Going Green


In our fast-paced, modern environment, it’s not surprising that we’re increasingly seeking to create an oasis at home where we can escape the stress of the world and technology. Green may be exactly what you need to do just that.

 

Colour psychology experts will tell you the lush colour engages the senses and symbolises life, growth and renewal, thanks to its association with nature.

In the rules of feng shui too, green represents renewal, fresh energy and new beginnings.

Gender-neutral and universally-loved, green is a great option for those who aren’t afraid of a burst of bold colour.

ADAIRS DALI OTTOMAN

 


 

Green Cuisine


It’s become expectation over aspiration for our foodie favourites to embody sustainability in all that they do. From the war on single-use plastics, to supply chain transparency and packaging compostability, this is more than a food trend – it’s a philosophy.

 

 

We’re seeing plenty of options across ingredients, preparation and packaging to take what’s on your plate to new, sustainable heights.

Hemp: This buzzword has grown wings and very much flown into foodie vernacular. Hemp is high in fibre, protein, minerals, and unsaturated fats, and contains the non-psychoactive cannabidiol, CBD. This nutrient dense plant is fast becoming used in everything from milk alternatives and cooking oils, to protein powders and energy bars.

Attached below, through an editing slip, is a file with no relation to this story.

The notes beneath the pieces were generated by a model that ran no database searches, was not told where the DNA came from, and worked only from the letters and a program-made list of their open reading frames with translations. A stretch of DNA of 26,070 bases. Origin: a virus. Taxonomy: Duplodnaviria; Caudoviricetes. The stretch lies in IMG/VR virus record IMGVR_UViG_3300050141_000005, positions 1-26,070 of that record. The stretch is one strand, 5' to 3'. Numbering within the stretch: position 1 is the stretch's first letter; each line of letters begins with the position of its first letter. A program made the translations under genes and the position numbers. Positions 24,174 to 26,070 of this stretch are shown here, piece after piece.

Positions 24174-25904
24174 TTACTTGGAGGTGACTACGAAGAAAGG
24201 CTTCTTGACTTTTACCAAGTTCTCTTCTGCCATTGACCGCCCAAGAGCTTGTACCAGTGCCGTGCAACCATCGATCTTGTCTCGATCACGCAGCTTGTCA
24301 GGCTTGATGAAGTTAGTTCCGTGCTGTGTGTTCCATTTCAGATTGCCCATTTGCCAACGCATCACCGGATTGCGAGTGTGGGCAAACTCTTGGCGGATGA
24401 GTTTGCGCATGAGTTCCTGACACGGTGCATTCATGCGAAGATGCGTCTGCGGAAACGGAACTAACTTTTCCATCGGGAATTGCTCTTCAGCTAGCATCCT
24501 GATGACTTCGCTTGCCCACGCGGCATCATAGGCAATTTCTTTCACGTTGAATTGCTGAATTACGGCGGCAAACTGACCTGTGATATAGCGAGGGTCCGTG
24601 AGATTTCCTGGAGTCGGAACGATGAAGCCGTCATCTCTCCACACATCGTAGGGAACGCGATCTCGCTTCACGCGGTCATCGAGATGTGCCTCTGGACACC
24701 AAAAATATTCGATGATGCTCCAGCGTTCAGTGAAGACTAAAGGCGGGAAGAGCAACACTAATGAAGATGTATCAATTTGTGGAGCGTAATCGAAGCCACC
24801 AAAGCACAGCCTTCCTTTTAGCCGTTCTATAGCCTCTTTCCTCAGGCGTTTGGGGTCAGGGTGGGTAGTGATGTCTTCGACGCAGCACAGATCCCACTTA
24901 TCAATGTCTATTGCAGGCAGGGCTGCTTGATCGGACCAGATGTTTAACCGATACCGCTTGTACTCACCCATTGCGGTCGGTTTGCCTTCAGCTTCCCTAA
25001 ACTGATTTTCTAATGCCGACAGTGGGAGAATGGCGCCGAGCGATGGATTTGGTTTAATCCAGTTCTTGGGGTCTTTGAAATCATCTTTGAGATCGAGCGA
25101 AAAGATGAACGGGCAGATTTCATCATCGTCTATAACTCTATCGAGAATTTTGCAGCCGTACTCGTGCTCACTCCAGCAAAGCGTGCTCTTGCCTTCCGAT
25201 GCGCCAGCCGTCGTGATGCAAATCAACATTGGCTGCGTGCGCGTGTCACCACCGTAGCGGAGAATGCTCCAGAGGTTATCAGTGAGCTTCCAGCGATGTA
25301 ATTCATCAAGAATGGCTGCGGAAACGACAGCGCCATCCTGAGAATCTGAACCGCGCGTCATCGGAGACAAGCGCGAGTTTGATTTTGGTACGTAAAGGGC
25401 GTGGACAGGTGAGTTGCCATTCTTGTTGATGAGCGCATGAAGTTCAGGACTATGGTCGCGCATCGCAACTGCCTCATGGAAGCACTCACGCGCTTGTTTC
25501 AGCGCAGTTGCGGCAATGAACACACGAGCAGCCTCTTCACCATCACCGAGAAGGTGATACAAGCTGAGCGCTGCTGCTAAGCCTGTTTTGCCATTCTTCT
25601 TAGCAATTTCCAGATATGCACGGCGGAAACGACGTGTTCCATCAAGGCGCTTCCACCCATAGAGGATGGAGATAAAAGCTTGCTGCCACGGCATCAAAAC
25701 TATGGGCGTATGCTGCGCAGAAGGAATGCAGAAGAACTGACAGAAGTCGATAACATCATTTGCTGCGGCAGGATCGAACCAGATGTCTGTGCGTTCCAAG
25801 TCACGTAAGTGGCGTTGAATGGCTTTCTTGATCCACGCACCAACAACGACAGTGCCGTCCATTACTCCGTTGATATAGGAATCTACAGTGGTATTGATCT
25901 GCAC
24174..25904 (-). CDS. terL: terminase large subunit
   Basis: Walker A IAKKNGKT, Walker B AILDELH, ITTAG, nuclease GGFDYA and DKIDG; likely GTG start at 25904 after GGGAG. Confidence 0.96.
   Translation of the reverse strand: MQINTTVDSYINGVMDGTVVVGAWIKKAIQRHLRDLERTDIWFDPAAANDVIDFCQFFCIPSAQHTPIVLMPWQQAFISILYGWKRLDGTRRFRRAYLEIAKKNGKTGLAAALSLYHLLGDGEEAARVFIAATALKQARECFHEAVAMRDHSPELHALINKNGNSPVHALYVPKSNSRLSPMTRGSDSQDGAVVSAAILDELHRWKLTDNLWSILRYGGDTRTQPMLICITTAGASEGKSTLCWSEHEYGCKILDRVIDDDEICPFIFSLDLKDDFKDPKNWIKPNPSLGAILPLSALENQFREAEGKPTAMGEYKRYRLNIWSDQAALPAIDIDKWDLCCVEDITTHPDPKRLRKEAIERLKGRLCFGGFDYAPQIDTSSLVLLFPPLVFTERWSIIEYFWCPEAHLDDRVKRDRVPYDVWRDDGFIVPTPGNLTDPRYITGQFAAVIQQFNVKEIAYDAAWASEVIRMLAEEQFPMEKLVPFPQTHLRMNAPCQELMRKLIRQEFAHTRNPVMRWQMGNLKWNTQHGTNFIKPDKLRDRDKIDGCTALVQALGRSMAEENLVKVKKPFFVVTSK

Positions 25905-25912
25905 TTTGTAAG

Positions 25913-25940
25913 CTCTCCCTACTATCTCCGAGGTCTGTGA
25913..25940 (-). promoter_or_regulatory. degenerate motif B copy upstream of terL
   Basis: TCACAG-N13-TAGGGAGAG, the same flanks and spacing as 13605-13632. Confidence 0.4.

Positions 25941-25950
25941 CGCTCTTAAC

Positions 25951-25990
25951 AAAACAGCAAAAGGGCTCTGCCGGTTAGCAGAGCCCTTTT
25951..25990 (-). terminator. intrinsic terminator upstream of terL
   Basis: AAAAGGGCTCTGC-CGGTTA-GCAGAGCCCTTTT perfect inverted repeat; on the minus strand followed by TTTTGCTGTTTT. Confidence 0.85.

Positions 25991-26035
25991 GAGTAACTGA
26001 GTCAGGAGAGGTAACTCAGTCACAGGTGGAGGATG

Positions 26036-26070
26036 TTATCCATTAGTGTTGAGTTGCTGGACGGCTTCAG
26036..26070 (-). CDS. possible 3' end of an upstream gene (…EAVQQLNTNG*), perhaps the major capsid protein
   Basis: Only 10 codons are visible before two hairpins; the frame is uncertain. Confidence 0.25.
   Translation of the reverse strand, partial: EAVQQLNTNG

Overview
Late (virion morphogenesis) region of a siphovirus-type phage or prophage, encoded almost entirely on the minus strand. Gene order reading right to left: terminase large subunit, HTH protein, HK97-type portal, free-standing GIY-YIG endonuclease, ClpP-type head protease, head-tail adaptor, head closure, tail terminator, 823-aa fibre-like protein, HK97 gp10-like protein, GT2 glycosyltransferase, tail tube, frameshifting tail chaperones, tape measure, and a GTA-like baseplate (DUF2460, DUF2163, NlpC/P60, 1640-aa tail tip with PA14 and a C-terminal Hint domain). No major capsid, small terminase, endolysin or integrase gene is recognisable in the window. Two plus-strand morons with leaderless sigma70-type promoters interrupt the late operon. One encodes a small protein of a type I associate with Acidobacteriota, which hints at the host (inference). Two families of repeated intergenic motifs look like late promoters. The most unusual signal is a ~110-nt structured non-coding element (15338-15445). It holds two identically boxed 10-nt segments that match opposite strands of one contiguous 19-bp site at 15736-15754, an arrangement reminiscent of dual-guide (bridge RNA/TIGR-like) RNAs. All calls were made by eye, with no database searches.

Oat Milk: Plant-based milks are in hot demand, and no nut or grain has been spared from the quest to find a cow-less concoction. But one option does seem to be gaining more traction than most – the humble oat. A high-yield grain, oats are nutritious, cheap to produce and buy, and even grown locally in the South Island. Oat milk is creamy and can be easily homemade by soaking and blending oats with water.

Bio-packaging: Single-use plastics have been shown the door, and in their place we’re being shown a surprising panel of alternatives. Think seaweed, vegetable fats and oils, corn starch, straw, sawdust and even recycled food waste. Bioplastics made a splash when London Marathon runners were sated with golf ball-size pouches made from seaweed and filled with sports drink.


 

Thrive through winter